About the Book
The Asian Infrastructure Investment Bank, first opened in 2016, is a 100 billion dollar multilateral development bank purpose-built to support infrastructure projects that enhance regional economic productivity. Its arms reach far: in its first two years, AIIB has financed transport systems such as national motorways in Pakistan, railways in Oman, and rural roads in India; energy projects including natural gas pipelines in Azerbaijan and hydropower plants in Tajikistan; and the redevelopment of impoverished areas in Indonesia. Initiated by China, its membership is global, with regional powers from Korea to Saudi Arabia, and key players from Europe, Africa, and Latin America. In a text that will appeal to general readers and legal specialists alike, Natalie Lichtenstein examines the Bank's mandate, investment operations, finance, governance, and institutional set up, as well as providing detailed analyses of the similarities and differences it has with other development banks - charting AIIB's story so far and anticipating its future.
About the Author:
Natalie Lichtenstein, Former Inaugural General Counsel, Asian Infrastructure Investment Bank Natalie Lichtenstein was the Inaugural General Counsel at the Asian Infrastructure Investment Bank (AIIB). As Chief Counsel for the 57-country negotiations that led to AIIB's founding as an international development bank, she was the principal legal adviser and drafter for its Charter. That work drew on her 30-year legal career at the World Bank, where she advised on lending operations in China and other countries for the first 20 years, and served in senior positions in institutional governance and reforms for her third decade. As a young lawyer at the US Treasury Department, she worked on development bank issues and normalization of US relations with China. She has taught Chinese law in the US since the 1980s, and consulted on Chinese legal development. She is an Adjunct Professor at Johns Hopkins School of Advanced International Studies, and a member of the Oxford International Organizations (OXIO) Advisory Board. She received an AB summa cum laude in East Asian Studies from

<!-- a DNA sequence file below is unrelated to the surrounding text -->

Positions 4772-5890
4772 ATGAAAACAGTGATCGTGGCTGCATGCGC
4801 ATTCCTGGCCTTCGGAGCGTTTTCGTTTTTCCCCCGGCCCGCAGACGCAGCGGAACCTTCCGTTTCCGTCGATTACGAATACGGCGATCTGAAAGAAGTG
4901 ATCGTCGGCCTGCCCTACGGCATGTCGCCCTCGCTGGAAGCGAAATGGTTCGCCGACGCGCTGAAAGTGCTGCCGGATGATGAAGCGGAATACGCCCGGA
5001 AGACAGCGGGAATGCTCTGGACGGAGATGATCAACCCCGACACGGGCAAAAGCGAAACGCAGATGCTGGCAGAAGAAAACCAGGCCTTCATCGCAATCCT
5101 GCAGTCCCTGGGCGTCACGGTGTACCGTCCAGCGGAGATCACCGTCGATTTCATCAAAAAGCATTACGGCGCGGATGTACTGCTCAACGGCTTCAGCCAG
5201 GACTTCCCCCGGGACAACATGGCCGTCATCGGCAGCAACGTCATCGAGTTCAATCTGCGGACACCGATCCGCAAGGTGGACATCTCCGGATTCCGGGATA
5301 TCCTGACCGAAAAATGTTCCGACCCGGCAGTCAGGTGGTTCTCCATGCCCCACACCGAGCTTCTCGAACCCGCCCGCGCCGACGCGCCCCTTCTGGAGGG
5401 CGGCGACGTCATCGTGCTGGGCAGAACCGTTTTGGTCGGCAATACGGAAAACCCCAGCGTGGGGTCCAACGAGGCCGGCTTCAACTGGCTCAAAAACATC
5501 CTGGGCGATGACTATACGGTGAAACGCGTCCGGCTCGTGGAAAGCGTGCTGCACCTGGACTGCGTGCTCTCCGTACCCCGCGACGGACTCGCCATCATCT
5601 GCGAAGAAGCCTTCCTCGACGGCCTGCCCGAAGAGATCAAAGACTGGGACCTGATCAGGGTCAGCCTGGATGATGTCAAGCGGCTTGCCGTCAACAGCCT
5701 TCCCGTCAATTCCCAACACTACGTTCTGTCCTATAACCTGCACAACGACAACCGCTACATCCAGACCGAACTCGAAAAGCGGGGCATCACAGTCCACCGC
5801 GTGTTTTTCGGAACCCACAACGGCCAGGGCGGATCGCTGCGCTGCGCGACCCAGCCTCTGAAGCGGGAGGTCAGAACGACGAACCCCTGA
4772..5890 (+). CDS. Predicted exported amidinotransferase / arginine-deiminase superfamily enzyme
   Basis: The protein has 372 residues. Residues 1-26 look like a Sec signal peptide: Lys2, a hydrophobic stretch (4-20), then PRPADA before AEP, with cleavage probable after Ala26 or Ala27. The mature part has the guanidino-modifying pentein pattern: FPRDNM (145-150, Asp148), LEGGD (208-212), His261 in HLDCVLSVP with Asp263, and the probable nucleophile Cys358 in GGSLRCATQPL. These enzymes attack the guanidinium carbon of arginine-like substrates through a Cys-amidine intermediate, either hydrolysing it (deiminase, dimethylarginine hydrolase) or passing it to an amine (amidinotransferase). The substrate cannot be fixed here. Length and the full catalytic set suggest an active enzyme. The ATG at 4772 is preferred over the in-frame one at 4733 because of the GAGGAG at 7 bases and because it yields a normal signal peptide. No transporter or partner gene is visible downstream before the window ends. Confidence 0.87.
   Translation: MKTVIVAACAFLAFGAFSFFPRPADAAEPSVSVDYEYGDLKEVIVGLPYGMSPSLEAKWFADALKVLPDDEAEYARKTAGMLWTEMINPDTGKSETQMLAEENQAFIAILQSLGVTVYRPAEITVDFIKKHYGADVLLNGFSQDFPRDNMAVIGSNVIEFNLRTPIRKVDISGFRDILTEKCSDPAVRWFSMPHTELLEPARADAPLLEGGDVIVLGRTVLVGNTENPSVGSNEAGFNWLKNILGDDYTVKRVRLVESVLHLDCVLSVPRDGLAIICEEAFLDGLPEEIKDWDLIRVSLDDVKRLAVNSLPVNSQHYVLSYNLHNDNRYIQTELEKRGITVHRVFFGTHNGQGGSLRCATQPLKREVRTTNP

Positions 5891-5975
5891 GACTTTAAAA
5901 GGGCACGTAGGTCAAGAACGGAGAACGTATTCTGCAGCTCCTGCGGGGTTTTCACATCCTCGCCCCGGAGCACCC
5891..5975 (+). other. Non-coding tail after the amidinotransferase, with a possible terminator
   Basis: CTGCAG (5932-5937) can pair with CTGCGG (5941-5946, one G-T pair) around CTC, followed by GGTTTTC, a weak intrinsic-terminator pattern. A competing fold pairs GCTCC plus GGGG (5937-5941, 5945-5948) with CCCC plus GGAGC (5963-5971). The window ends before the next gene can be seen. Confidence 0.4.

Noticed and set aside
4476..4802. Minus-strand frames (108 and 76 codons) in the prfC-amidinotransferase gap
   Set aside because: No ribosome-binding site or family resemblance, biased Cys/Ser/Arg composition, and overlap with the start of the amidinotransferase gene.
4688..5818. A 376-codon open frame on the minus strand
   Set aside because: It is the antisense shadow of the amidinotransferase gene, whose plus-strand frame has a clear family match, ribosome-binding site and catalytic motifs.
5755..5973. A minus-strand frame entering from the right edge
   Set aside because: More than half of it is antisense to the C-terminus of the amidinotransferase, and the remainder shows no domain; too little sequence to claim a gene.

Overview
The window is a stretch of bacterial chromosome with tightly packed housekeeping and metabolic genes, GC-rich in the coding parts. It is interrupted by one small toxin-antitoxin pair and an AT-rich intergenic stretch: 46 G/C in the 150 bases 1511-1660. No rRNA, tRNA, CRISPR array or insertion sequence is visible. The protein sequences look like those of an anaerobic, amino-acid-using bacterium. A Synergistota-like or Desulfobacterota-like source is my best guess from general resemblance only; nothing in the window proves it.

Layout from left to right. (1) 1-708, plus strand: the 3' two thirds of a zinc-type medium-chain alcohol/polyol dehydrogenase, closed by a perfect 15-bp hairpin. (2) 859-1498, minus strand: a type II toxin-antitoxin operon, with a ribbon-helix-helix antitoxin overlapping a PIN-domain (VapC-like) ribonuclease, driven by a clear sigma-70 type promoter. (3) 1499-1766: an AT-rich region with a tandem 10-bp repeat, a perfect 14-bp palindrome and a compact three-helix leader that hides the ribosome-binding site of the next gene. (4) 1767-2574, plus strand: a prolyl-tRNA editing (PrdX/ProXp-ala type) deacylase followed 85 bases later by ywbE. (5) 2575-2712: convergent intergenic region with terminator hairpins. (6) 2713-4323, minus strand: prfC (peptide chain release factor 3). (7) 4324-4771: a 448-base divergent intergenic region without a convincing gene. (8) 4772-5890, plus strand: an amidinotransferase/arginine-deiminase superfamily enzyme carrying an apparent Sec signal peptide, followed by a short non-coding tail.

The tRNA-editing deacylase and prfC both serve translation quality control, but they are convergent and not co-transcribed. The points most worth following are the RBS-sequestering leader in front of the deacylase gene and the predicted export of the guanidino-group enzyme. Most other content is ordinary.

Harvard University and a JD (East Asian Legal Studies) from Harvard Law School.